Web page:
Patent ductus arteriosus (PDA)


Patent ductus arteriosus (PDA) is a persistent opening between the two major blood vessels leading from the heart. The heart problem is present from birth. That means it is a congenital heart defect.

An opening called the ductus arteriosus is part of a baby's blood flow system in the womb. It usually closes shortly after birth. If it remains open, it's called a patent ductus arteriosus.

A small patent ductus arteriosus often doesn't cause problems and might never need treatment. However, a large, untreated patent ductus arteriosus can let oxygen-poor blood move the wrong way. This can weaken the heart muscle, causing heart failure and other complications.

Treatment options for a patent ductus arteriosus include regular health checkups, medicines, and a procedure or surgery to close the opening.

Patent ductus arteriosus


Patent ductus arteriosus symptoms (PDA) depend on the size of the opening and the person's age. A small PDA might not cause symptoms. Some people don't notice symptoms until adulthood. A large PDA can cause symptoms of heart failure soon after birth.

A large PDA found during infancy or childhood might cause:

  • Poor eating, which leads to poor growth.
  • Sweating with crying or eating.
  • Persistent fast breathing or breathlessness.
  • Easy tiring.
  • Rapid heart rate.

When to see a doctor

Contact the doctor if your baby or older child:

  • Tires easily when eating or playing.
  • Isn't gaining weight.
  • Becomes breathless when eating or crying.
  • Always breathes rapidly or is short of breath.


The exact causes of congenital heart defects are unclear. During the first six weeks of pregnancy, a baby's heart starts to form and beat. The major blood vessels to and from the heart grow. It's during this time that certain heart defects may begin to develop.

Before birth, a temporary opening called the ductus arteriosus is between the two main blood vessels leaving a baby's heart. Those vessels are the aorta and the pulmonary artery. The opening is necessary for a baby's blood flow before birth. It moves blood away from a baby's lungs while they develop. The baby gets oxygen from the mother's blood.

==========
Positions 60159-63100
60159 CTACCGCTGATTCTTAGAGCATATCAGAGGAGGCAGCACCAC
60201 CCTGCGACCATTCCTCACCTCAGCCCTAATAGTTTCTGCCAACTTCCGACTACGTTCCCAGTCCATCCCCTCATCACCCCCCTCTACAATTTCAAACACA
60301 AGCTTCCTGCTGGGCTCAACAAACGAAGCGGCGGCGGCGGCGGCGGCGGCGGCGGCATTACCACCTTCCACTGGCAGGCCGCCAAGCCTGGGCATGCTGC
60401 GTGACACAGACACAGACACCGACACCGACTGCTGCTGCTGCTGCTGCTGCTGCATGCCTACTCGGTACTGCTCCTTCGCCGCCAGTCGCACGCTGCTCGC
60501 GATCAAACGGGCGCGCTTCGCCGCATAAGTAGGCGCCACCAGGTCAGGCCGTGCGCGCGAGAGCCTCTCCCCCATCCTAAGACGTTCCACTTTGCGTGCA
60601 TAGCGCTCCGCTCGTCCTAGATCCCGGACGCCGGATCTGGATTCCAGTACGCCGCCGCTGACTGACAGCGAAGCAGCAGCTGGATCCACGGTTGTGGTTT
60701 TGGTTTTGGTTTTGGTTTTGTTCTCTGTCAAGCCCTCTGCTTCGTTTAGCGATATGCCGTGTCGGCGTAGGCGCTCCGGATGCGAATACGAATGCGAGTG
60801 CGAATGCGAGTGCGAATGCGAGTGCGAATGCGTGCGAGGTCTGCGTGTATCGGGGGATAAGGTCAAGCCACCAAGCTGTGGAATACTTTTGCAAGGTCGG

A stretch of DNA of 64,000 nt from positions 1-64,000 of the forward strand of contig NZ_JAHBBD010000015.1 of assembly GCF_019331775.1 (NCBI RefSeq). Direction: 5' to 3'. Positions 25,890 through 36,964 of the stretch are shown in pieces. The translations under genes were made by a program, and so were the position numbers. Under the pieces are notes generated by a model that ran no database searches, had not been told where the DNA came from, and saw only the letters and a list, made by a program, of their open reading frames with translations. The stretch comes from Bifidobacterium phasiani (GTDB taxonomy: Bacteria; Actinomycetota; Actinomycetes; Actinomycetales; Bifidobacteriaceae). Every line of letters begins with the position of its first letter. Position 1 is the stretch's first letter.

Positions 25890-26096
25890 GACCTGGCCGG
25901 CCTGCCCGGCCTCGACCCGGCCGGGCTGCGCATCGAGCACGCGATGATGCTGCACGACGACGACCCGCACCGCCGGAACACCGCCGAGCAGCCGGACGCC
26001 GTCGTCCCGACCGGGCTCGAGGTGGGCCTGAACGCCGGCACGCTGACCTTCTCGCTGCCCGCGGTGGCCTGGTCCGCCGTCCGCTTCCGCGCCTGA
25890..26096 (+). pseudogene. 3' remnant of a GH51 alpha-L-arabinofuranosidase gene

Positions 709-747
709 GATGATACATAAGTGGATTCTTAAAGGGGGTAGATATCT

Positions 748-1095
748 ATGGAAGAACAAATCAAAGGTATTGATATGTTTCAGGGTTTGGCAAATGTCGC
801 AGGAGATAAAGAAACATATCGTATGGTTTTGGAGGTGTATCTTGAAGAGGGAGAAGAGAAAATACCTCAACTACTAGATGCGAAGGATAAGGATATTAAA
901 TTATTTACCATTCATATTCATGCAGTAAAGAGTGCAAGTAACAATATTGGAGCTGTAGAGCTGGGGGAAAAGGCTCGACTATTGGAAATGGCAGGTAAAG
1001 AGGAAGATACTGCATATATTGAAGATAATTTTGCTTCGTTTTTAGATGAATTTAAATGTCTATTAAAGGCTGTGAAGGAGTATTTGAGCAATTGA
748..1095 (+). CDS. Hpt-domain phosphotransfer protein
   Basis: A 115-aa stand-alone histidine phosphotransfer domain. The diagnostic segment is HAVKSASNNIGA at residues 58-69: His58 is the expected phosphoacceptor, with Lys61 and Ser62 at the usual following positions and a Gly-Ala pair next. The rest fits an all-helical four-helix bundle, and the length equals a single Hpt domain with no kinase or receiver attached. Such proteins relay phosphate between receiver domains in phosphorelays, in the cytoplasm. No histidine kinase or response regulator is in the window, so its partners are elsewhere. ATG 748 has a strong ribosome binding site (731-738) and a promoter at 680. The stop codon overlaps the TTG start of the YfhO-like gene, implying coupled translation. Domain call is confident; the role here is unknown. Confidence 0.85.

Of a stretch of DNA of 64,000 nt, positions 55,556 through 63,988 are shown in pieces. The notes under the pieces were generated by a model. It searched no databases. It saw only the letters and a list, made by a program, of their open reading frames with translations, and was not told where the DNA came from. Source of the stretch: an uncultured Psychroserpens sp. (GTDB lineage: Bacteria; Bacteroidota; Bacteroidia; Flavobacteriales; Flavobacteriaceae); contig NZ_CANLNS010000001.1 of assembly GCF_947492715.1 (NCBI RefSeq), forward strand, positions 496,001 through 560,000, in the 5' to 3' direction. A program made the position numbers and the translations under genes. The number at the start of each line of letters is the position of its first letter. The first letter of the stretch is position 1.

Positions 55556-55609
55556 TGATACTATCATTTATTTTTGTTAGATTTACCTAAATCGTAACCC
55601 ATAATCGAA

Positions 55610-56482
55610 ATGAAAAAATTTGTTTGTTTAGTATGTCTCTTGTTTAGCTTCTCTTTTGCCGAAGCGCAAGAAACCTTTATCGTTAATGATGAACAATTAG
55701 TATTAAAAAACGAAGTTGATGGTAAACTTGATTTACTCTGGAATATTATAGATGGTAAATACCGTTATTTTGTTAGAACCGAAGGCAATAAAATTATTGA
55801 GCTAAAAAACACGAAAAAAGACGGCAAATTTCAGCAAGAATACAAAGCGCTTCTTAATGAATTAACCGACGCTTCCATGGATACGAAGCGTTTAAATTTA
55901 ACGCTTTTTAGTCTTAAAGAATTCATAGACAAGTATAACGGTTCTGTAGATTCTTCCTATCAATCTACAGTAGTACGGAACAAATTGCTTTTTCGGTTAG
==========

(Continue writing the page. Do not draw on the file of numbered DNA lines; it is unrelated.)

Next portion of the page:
After birth, the ductus arteriosus is no longer needed. It usually closes within 2 to 3 days. But in some infants, the opening doesn't close. When it stays open, it's called a patent ductus arteriosus.

The persistent opening causes too much blood to flow to the baby's lungs and heart. Untreated, the blood pressure in the baby's lungs might increase. The baby's heart might grow larger and get weak.

Risk factors

Risk factors for patent ductus arteriosus (PDA) include:

  • Premature birth. Patent ductus arteriosus occurs more commonly in babies who are born too early than in babies who are born full term.
  • Family history and other genetic conditions. A family history of heart problems present at birth may increase the risk for a PDA. Babies born with an extra 21st chromosome, a condition called Down syndrome, also are more likely to have this condition.
  • German measles during pregnancy. Having German measles, also called rubella, during pregnancy can cause problems in a baby's heart development. A blood test done before pregnancy can determine if you're immune to rubella. A vaccine is available for those who aren't immune.
  • Being born at a high altitude. Babies born above 8,200 feet (2,499 meters) have a greater risk of a PDA than babies born at lower altitudes.